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Nine things to know about the national inquiry into missing and murdered indigenous women

A sign in Moricetown, B.C., warns that a killer is at work along the Highway of Tears.

Rafal Gerszak/The Globe and Mail

What is this all about?

For decades, indigenous women in Canada have been disappearing and dying violently at alarming rates. An unprecedented RCMP report, released in 2014, found there were 1,181 police-reported cases of homicides and long-term disappearances involving indigenous women and girls between 1980 and 2012. Shortly after the RCMP report was published, 15-year-old Tina Fontaine's body was pulled from a Winnipeg river – a high-profile homicide case that reignited calls for a national inquiry into the violence. Although the RCMP have emphasized a "strong nexus to family violence," that is not the whole story. A Globe and Mail investigation determined that indigenous women are roughly seven times more likely to be slain by a serial killer than non-indigenous women. Advocates believe the RCMP figures underestimate the crisis because they do not include deaths unduly deemed not to be suspicious or disappearances that were never reported. Some believe the true number of killings and disappearances is closer to 4,000.

What are some of the underlying issues?

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The commission is tasked with probing the systemic causes behind the violence. While the terms of reference do not specify the social ills that should be looked at, the following factors will undoubtedly be examined: the overrepresentation of indigenous children in the child-welfare system, racism, sexism, inadequate on-reserve housing and education opportunities, poverty, addiction, sexual exploitation, domestic violence and insufficient public transit, including along the "highway of tears" in northern British Columbia, where numerous women have died or disappeared in recent decades. Inevitably, the inquiry will also consider the impact of the residential school system, the Sixties Scoop, the Indian Act and colonialism.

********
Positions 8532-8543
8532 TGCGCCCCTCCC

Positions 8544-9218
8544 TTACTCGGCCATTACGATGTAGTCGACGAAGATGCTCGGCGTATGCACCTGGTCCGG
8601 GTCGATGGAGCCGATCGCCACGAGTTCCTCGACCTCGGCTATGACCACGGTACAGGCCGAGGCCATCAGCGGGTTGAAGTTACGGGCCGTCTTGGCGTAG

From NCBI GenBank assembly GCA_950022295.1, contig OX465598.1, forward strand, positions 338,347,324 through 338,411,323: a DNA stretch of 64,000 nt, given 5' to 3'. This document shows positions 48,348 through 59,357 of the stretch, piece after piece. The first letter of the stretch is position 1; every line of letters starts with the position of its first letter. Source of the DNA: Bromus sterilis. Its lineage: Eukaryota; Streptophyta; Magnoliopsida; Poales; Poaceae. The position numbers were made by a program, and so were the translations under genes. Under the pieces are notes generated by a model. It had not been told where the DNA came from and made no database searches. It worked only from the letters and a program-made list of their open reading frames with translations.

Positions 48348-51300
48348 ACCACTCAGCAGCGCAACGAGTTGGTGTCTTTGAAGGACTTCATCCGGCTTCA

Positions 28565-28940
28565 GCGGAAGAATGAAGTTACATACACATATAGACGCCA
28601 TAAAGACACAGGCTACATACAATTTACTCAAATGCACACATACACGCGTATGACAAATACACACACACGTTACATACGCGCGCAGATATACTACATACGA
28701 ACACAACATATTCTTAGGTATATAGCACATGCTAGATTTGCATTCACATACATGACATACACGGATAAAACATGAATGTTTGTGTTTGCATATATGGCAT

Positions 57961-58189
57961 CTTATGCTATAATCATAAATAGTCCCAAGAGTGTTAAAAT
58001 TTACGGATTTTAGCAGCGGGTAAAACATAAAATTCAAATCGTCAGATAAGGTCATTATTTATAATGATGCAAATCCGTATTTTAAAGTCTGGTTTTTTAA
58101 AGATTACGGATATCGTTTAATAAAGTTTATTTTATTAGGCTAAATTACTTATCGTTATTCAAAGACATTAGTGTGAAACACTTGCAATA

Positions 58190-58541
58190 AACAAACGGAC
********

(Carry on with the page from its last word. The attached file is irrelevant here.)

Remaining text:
What about missing and murdered indigenous men?

Indigenous men also disappear and die violently at disproportionate rates, and yet the inquiry is focusing on women. The federal government has said this is at the request of national indigenous organizations. Indigenous leaders, including Grand Chief Sheila North Wilson of northern Manitoba, have noted that it was women who organized the vigils and annual marches calling for an inquiry. Ms. North Wilson – who coined the social-media hashtag #MMIW, for missing and murdered indigenous women – added that since her culture is matriarchal, taking care of the women also means taking care of families and communities.

Where do the political parties stand?

Former Conservative prime minister Stephen Harper asserted that the violence is not part of a "sociological phenomenon" and crimes are best handled by police. His government's position was that there was no need for further study. During the 2015 federal election, the Liberals and the NDP campaigned on a pledge to launch a national inquiry. In December, the newly elected Liberals started preinquiry consultations, which were conducted across the country over the course of three months. On Aug. 3, the government released the terms of reference and named five commissioners. The Conservatives, now the Official Opposition, have said they support the inquiry.

Who are the commissioners?

The head of the commission is B.C. Provincial Court Justice Marion Buller. A member of Saskatchewan's Mistawasis First Nation, she became British Columbia's first female First Nations judge in 1994 and was instrumental in the launch of the province's first First Nations Court in 2006. The other four commissioners are: former Native Women's Association of Canada president Michèle Audette, an Innu woman who lost her bid to represent the Liberals in a Quebec riding in last fall's federal election; Qajaq Robinson, a Nunavut-born, Ottawa-based civil litigation lawyer who speaks Inuktitut and served as legal counsel at the federal Specific Claims Tribunal; Marilyn Poitras, a Métis law professor at the University of Saskatchewan who has litigated at every level of court in Canada; and Brian Eyolfson, a First Nations lawyer who served on the Human Rights Tribunal of Ontario and worked in the legal services branch of Ontario's Ministry of Indigenous Relations and Reconciliation.